Over a beautiful fall weekend in October, twenty-seven students attended the third annual Transforming Privilege Retreat, funded by the Lilly Sustainability Grant through the Piper Cetner. The retreat is a two-day opportunity to reflect on the many faces of privilege that we encounter in our lives as students, activists, and community members, and the ways we can transform privilege into action for social change. The retreat was facilitated by five student leaders, Professor Devyani Chandran, and Piper Center staff members.
The first day of the retreat was dedicated to understanding the self
as the foundation to creating social change. When we reflect on our
privilege, we are recognizing who we are within broken systems.
Our mural activity helped us think about the question, “What is your
Getting to know each other through trust activities.
We also discussed vocational discernment. Recognizing who we are
at our core, and what gifts we bring to the world is the first step in
discerning what we are called or drawn to do with our lives.
The second day of the retreat was dedicated to brainstorming
effective ways to transform our privilege. We walked around during
an open brainstorming session and wrote down how we see privilege
currently played out in the St. Olaf and Northfield community, and
what we would like to see happen in the future. Then we wrote
down several feasible ways we think we could bridge the gap
between the world as it is and the world as it could be.
The retreat was a good reminder to stay healthy. It’s easy to get
excited about working for social change but it’s also easy to burn out
quickly. Remember to take time for personal reflection and fun in
Understanding privilege and all its complexities is not a final state of complete comprehension; rather it is a process of personal reflection intertwined with public discourse. The retreat provided the space to examine privilege as it affects my own life and hear the experiences of others. This better illuminated the discovery process to show me where I have been, where I am, and where I could be in understanding privilege and changing it to create the world I wish to live in.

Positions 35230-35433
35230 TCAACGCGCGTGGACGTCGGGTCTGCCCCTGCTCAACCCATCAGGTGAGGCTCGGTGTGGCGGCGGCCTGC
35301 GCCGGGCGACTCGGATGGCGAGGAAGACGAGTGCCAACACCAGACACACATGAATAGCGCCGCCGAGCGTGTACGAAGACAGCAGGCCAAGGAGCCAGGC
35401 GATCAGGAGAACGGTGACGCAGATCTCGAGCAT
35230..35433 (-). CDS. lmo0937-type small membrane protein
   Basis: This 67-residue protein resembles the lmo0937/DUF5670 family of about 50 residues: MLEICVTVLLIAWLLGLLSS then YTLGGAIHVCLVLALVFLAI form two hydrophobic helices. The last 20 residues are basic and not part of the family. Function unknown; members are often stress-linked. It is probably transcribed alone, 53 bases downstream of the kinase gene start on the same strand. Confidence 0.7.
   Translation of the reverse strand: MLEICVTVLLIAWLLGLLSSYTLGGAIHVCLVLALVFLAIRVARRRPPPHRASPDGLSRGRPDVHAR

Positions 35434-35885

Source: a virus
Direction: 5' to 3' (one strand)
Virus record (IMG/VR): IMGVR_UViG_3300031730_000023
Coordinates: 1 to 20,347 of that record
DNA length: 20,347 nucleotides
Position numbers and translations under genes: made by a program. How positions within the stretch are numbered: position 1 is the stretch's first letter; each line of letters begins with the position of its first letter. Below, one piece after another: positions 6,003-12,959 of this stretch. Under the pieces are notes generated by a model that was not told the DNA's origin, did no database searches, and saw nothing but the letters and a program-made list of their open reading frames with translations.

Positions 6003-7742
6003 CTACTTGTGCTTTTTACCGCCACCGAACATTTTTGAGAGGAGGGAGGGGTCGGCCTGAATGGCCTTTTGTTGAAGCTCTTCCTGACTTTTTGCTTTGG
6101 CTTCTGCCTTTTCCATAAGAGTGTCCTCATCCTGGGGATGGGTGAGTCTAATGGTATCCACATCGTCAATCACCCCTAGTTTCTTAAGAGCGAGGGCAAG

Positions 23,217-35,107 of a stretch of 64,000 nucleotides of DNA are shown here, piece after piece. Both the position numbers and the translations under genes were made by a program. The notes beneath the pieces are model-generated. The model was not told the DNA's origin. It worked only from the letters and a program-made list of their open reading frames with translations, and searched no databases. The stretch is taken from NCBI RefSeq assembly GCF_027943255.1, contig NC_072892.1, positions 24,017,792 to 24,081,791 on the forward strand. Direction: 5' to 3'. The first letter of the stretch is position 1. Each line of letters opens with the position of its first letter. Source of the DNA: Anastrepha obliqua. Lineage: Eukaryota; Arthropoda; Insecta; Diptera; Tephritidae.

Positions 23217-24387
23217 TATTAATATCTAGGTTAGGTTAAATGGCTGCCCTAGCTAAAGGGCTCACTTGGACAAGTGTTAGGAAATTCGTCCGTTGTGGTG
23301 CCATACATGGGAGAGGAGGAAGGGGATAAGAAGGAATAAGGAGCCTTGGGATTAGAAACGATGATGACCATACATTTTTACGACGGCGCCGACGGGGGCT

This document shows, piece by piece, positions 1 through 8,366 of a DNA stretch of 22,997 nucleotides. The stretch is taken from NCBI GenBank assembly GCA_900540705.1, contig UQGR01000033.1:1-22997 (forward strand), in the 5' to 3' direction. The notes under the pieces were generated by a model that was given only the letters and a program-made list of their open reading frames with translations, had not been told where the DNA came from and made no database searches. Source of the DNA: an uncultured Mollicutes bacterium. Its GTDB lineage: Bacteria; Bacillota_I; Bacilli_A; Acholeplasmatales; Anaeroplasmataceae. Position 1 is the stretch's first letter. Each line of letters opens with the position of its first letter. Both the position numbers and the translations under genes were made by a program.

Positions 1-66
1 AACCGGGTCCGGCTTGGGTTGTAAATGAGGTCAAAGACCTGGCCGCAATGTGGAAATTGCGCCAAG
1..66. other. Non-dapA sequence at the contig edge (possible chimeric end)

Kristin Johnson ’10
The Transforming Privilege Retreat rejuvenated and refreshed my passion for social change, and served as a great reminder to take time for conversation and reflection. I was impressed by the people I met here and their own commitment to the common good. This retreat gives me hope.
Maren Gelle ’10
The Transforming Privilege Retreat has removed from the shadows that elusive concept of privilege which shapes our path in life whether we admit it or not. I’m a very idealistic person and this retreat has forced me to think realistically about my position in the world in comparison to others. It has shown me how labeling individuals limits them in so many more ways than indicated by the conspicuous categorization. I hope that I might be able to remove some of these limitations in the future.
Kelsey Hvidsten ’10
I’m more aware of who I am, what responsibilities I have for social change and what I can do personally to make these changes happen. Also I learned a lot from other students who have different cultural backgrounds through conversations and mural painting. I realize I should become a person who has both individual goals and social goals. And maybe I won’t be a social studies major, [but] I will still do much social work.
Yogurt (Yujie) Li ’13
I met several ambitious people that inspire me to be more involved in my community. I have recognized some of my many privileges and in doing so have recognized populations that are not privileged. I do not have to feel guilty because I am privileged, but I can use these privileges in ways that create change.
Kirsten Theden ’12
I learned there is a much stronger culture of St. Olaf students who care about issues of oppression and undeserved privilege than I originally knew. Brainstorming with other Oles uncovered first steps to take and ways in which we can take active roles in re-imagining society. I think I gained a deeper understanding of ways in which privileges like race, class, gender, sexual orientation, physical and mental capacity overlap…and what nuanced ways these privileges are engrained in society.
Justin Remer-Thamert ’10